Tartuffe is an entertaining adaptation of Molière’s original satire on religion. In John Donnelly’s version, the criticism of religious hypocrisy is more muted, placing a greater emphasis on Orgon’s bourgeois guilt and his attempts to atone for his previous money laundering exploits.
Tartuffe is introduced to us as an imposter in the audience – a latecomer who causes a disturbance before the play has even started. As is relayed to us post facto, Orgon comes across Tartuffe, a bogus guru figure, and falls hand-over-fist for his ploy, convinced that Tartuffe’s teachings will help him live as a better person. He brings Tartuffe into the family home, of which Orgon acts as a weak, worried, (and compensatingly ruthless) patriarch. In a turning point of the play, he decides that, having already exiled one child, his daughter Mariane will marry Tartuffe, or he will banish her from the household. The rest of the family meanwhile, seeing right through Tartuffe, decide to hatch a plot to have Orgon’s wife, Elmire, seduce him while Orgon listens in to expose the ‘imposter’ for who he really is.
The set is a wonderful picture of kitschy excess – a giant gold statue of Michelangelo’s David in one corner, a golden orb hanging from the ceiling with spines coming out of it with lights on the ends, a marble fireplace and, naturally, an ornate gold leaf mirror placed above it. A pop-arty portrait of Christ hangs in the background, which subtly changes colour throughout the show, alluding to Orgon’s showy and superficial adoption of religion.
The acting is wonderfully eccentric to match, creating brilliantly vivid characters. Denis O’Hare as Tartuffe and Kevin Doyle as Orgon stand out in particular – the confident idiosyncrasies and exaggerated Spanish accent which O’Hare lends to Tartuffe contrasting brilliantly with the dithering middle-class britishness of Doyle’s Orgon.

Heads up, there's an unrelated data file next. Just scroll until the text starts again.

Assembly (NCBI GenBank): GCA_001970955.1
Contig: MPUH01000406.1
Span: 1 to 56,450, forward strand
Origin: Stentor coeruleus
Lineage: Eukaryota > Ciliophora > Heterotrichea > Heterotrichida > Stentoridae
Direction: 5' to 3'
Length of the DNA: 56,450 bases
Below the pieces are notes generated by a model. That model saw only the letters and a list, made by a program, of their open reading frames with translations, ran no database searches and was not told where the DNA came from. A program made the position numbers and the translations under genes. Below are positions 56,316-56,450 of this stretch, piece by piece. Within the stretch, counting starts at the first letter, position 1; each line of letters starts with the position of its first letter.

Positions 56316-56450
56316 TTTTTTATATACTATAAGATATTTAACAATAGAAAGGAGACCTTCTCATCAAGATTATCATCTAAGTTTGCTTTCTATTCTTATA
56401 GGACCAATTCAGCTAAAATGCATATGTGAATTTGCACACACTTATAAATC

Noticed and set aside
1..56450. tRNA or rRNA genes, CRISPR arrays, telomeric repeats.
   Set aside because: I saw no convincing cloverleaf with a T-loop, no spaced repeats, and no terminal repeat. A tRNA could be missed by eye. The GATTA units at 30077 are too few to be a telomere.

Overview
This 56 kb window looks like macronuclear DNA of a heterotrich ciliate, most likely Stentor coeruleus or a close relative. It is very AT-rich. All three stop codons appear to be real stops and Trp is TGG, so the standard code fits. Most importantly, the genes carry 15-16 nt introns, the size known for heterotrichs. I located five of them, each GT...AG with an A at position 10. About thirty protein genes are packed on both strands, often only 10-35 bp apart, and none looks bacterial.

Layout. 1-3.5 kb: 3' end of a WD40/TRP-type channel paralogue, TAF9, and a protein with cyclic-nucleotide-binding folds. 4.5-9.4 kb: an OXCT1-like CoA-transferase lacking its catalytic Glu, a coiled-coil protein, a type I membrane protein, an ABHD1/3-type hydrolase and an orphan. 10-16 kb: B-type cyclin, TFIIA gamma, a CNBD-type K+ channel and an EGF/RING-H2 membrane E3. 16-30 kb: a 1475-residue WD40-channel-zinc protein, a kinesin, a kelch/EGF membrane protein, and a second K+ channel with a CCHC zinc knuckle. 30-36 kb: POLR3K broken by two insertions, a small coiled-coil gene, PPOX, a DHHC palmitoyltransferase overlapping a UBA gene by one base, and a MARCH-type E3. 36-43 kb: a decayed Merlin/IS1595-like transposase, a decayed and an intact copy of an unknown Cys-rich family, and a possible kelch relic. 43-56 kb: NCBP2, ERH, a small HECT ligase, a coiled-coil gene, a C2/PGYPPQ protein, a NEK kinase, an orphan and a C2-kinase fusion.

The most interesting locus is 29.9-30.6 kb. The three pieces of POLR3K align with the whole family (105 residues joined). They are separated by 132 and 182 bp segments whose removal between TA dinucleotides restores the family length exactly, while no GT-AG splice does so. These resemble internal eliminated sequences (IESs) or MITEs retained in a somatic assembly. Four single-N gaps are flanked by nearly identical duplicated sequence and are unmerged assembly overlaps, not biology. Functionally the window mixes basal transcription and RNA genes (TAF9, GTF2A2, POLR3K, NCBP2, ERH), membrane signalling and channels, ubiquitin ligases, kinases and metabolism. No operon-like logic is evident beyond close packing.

Yet despite the comic amusement of Donnelly’s adaptation, the big laughs came not as often from satiric moments, but from flashes of comfortable and slightly obvious humour. In updating the script, there are quite a few referential jokes added which worked in bringing out the stereotypically middle-classedness of the characters, but were nonetheless slightly tired and overdone, for example, ‘I’ve seen worse scraps in the produce aisles of Waitrose’.
This was, however, effective in starkly contrasting with the ending, in which Tartuffe, having convinced Orgon to sign over his house’s lease, is arrested and beaten by the police until Tartuffe renounces his claim to the house. The Prime Minister meanwhile, is said to have forgiven Orgon for his underhand activities in profiting from the unspecified war. In the final moments when the script reverts to Moliere’s rhyming couplet structure, Tartuffe bitterly considers society’s double-standards, resentfully parroting that ‘for the protection of our nation, we must never get ideas above our station’. This turn was jarring and effective – forcing you to reconsider the majority of the characters in the play as villains, not just Tartuffe, the eponymous ‘imposter’.
- By Molière, adapted by John Donnelly
- Directed by Blanche McIntyre
- Cast includes: Denis O'Hare, Kevin Doyle, Olivia Williams and Kathy Kiera Clarke
- National Theatre
- Until 30th April 2019
- Time: 19:30. Matinees: Wednesdays and Saturdays at 14:15.